Over the past week I've spent a total of three days at the US Air Force Museum, located on the grounds of the Wright-Patterson Air Force Base near Dayton OH. It's a huge museum--just the guided tours take a day and a half. I had a great time.
Of course, those familiar with flying saucer folklore will recognize the name “Wright-Patterson Air Force Base”: it is the home of the fabled “Hangar 18”, where the United States Government either (according to which conspiracy theory you believe) stores a number of crashed UFOs from outer space, or temporarily keeps them before moving them to Area 51 in Nevada. According to the stories, the Roswell UFO, the Pittsburgh “Ghost Bomber” (which may or may not have been carrying pieces of a flying saucer), and wreckage and/or dead alien bodies from flying saucers that crashed in Kecksburg PA, Aztec NM, Aurora TX, and perhaps a few others, are all either kept here at Wright-Patterson or passed through “Hangar 18” on their way to Area 51.
Well, me being the wise-ass that I am, I decided to have some fun with the folks at Wright-Patterson while I was there. So I sidled up to around a dozen of the Air Force Museum’s tour guides, information desk attendants, even the driver of the shuttle bus that takes visitors over to the “Presidential Airplanes” hangar, and asked them all the same question: “If I pay you extra, will you take me to see the flying saucers in Hangar 18?”
One person I asked simply told me, “I’ve never seen any flying saucers here.” Another said, “Flying saucers? What are those?” And one leaned over to me and whispered conspiratorially, “I could show you, but I’d have to shoot you afterwards.”
But most of the people I asked actually gave the same answer: “There’s a flying saucer over in the Research and Development Gallery that you can see.” And by golly they were right, though it wasn’t quite the flying saucer you might have expected: the Canadian and US governments once had a joint project to develop an “Avrocar” that was basically a saucer-shaped two-person flying hovercraft. It never worked well and was cancelled. But the Museum has one on display.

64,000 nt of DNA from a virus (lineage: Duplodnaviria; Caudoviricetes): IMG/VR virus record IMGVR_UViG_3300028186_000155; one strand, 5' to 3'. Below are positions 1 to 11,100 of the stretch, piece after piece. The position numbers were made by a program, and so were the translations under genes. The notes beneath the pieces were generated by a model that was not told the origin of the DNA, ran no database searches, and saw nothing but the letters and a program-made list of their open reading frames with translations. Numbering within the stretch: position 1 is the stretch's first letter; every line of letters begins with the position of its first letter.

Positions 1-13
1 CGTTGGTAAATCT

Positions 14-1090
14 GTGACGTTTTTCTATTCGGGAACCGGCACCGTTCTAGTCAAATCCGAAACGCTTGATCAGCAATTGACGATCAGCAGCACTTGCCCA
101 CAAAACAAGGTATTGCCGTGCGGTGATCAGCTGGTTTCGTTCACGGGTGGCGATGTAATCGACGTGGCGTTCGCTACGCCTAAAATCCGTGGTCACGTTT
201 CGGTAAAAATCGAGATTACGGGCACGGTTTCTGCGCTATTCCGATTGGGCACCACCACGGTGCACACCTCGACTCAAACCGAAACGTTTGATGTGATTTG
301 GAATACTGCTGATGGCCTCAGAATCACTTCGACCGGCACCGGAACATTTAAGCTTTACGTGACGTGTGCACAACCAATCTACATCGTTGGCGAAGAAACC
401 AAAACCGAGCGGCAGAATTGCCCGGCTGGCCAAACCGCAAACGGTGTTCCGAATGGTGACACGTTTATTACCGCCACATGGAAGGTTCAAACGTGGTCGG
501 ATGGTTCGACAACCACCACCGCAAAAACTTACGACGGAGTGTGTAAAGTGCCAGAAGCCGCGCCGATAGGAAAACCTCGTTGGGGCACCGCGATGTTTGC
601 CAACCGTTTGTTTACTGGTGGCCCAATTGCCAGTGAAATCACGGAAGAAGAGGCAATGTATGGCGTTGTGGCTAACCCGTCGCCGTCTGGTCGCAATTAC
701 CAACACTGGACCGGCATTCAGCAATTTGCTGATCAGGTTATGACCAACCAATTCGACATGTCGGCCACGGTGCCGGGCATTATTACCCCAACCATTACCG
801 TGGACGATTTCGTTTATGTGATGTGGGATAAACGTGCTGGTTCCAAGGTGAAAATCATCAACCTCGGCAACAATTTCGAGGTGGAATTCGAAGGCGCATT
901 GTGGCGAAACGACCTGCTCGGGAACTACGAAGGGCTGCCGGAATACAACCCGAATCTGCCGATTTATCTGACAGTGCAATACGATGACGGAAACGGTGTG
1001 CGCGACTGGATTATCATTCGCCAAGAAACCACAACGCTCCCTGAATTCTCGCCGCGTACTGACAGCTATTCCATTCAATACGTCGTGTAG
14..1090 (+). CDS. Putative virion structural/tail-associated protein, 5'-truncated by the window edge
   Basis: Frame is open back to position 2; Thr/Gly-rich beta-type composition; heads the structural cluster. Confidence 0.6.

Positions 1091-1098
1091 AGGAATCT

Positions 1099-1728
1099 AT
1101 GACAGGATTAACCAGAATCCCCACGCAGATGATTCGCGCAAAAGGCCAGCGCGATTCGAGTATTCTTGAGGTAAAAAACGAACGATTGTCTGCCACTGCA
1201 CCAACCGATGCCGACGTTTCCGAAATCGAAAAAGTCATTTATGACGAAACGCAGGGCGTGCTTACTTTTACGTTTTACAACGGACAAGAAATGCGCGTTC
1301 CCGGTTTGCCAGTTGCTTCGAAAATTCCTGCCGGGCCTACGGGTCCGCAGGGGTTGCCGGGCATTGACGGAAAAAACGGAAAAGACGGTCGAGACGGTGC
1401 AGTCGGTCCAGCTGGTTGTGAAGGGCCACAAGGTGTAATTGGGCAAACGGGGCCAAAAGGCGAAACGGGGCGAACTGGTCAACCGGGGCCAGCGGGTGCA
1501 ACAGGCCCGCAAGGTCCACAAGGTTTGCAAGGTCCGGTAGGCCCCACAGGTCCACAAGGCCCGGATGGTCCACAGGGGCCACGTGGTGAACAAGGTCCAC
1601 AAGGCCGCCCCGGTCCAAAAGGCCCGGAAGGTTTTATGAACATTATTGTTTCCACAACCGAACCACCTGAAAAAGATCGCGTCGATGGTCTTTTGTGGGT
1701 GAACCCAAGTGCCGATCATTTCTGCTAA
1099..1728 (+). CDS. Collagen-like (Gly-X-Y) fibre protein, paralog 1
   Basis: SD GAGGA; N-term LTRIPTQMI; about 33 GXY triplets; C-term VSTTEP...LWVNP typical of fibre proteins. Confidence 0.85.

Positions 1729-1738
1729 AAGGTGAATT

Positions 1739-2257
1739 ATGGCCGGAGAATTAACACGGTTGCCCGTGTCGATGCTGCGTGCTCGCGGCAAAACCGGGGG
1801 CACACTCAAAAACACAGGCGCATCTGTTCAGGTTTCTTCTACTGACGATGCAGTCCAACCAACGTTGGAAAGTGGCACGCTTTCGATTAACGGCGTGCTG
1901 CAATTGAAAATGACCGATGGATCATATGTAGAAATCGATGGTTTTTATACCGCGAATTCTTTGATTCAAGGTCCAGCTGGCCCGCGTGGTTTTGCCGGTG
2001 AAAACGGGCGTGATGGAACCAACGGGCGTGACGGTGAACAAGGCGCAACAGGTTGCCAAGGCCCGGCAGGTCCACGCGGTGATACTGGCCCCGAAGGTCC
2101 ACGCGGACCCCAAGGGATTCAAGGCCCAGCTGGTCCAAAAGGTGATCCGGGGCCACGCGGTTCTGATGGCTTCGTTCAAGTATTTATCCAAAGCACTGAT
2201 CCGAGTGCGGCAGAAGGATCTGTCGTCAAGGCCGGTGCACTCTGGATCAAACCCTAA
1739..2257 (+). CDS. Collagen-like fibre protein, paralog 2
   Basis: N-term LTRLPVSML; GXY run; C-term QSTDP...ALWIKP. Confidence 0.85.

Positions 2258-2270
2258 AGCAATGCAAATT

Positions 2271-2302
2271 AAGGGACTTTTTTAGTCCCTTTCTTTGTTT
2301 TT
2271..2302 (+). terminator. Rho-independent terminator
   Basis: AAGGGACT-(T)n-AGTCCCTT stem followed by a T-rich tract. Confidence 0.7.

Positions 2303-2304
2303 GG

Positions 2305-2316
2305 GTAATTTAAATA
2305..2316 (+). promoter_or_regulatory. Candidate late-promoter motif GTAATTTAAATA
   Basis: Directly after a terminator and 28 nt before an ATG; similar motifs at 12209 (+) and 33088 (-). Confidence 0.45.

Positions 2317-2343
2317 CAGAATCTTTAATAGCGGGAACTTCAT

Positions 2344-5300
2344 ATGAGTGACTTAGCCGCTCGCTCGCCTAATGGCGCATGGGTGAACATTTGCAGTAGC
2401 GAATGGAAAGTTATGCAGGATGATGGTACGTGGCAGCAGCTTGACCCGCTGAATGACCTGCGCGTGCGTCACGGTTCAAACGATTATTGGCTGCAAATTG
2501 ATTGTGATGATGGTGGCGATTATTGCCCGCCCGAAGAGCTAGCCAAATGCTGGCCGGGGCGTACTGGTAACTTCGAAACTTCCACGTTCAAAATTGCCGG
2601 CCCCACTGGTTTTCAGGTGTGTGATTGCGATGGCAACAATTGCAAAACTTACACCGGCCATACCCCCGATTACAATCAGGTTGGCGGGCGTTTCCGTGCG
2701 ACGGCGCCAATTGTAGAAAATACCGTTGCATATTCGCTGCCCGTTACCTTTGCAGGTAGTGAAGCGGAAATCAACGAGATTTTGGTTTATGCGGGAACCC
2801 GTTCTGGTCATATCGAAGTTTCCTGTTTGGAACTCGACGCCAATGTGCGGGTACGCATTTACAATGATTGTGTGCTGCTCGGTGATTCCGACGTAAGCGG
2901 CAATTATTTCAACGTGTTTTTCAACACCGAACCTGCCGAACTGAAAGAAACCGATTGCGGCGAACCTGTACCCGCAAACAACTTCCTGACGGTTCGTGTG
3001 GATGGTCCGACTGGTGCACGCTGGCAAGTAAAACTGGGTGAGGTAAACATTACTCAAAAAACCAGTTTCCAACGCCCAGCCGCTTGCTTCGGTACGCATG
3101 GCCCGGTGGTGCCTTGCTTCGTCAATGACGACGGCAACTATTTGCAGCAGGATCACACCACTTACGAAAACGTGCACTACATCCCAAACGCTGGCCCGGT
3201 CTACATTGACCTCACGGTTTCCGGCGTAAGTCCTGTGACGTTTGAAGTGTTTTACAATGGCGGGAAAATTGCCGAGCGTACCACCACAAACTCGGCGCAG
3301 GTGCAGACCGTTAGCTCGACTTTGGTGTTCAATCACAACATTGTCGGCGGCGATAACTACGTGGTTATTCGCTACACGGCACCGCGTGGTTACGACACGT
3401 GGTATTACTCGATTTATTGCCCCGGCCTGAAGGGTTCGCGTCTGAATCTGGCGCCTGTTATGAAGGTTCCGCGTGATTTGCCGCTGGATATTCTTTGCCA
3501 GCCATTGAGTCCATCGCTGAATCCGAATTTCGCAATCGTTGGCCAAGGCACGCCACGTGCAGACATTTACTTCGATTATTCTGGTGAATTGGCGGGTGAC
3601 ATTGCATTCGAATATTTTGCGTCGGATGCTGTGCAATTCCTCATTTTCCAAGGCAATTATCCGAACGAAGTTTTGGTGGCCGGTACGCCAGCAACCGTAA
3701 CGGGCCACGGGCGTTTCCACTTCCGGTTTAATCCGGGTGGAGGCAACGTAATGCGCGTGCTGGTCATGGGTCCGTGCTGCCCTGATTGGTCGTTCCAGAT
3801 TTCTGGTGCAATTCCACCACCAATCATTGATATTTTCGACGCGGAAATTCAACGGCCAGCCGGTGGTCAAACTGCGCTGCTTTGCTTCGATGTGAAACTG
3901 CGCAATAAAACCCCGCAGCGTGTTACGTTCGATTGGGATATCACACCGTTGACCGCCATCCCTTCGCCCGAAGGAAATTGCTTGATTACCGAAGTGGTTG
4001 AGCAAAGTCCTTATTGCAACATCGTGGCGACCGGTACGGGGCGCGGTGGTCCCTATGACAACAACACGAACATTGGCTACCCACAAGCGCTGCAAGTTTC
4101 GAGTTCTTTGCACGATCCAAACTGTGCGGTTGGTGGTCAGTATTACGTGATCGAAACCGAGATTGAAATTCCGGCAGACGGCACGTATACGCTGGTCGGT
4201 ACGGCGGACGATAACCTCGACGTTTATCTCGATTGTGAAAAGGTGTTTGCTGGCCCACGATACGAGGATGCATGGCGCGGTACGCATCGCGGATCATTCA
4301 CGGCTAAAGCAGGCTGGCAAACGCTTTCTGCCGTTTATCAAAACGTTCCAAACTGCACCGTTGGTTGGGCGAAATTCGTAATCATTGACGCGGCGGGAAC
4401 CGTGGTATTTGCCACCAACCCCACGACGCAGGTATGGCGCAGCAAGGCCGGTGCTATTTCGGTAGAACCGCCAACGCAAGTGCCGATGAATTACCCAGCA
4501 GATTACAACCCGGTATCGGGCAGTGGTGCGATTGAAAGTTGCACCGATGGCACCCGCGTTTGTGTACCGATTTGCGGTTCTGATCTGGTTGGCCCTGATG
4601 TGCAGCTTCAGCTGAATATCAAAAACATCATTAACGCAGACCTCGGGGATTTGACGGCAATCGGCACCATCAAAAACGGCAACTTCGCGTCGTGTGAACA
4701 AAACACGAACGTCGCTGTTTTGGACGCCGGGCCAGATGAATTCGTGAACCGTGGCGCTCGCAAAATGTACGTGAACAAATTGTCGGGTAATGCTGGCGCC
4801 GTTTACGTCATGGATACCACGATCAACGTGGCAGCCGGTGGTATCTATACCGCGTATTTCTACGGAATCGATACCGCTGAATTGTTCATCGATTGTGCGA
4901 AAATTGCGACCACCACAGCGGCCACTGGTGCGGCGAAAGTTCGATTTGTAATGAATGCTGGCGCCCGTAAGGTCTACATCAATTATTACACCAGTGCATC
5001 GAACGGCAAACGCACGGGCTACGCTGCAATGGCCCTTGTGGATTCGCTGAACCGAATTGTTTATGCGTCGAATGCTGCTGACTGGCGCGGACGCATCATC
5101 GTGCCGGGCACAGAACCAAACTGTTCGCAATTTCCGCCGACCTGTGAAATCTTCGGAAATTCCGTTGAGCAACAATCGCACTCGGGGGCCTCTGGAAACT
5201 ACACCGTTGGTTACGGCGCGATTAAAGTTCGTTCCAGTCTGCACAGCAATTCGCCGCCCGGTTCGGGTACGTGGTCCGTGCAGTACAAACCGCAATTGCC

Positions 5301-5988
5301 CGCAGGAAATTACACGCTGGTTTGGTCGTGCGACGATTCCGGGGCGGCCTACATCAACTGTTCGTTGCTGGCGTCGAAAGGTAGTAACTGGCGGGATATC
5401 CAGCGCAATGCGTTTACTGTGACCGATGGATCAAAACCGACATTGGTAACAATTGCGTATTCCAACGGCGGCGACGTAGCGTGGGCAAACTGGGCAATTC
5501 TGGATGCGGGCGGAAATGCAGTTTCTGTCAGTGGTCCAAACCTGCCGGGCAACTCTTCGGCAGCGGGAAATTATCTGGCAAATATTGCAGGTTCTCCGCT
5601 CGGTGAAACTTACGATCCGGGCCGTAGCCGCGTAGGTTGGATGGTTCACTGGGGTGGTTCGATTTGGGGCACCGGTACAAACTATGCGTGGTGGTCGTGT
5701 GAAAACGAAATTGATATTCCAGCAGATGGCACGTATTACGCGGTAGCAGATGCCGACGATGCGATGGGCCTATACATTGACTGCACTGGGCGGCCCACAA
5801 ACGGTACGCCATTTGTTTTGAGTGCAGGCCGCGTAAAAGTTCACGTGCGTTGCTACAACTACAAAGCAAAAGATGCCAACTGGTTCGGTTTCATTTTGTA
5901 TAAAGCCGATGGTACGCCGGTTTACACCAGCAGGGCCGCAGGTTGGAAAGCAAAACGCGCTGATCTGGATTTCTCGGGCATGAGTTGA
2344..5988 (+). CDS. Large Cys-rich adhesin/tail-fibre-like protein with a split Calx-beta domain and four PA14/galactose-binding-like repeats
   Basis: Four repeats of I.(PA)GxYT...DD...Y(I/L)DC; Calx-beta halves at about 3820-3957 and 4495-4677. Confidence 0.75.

Since so many people gave me this answer, in mostly the same words, I suspect that this is the standard answer that all the tour guides give to anyone who asks about the UFOs (and I presume they get asked about them every day).
But one person did indeed give me a serious answer, and here’s what he told me: There is actually no “Hangar 18” at Wright-Patterson—no hangar with that designation actually exists here. But there is a structure that is called “Building 18”, and back in the 1950’s it was used as the cryo-lab, where research was done on liquid oxygen and liquid hydrogen as rocket and missile fuel. Then one day the lab caught on fire and gutted the building. As a safety precaution, the cryo-lab was then moved to another building, and “Building 18” was repaired and later occupied by a number of classified Air Force research projects (a large amount of secret military research was done during the Cold War at Wright-Patterson, including technical evaluation of captured Soviet MiG and Sukhoi fighter jets from the time of the Korean War onwards). And that is probably how “Building 18” (which became garbled into “Hangar 18”) came to be associated with secret technological experiments, which then became tales of “crashed UFOs” and “reverse-engineered alien technology”.
So not only are there no alien flying saucers in Hangar 18, there isn’t even actually any “Hangar 18” at Wright-Patterson.
Sorry, folks. Had I been able to get those exclusive photos of the UFOs, I certainly would have posted them in a diary here before running off to sell them to the National Enquirer....
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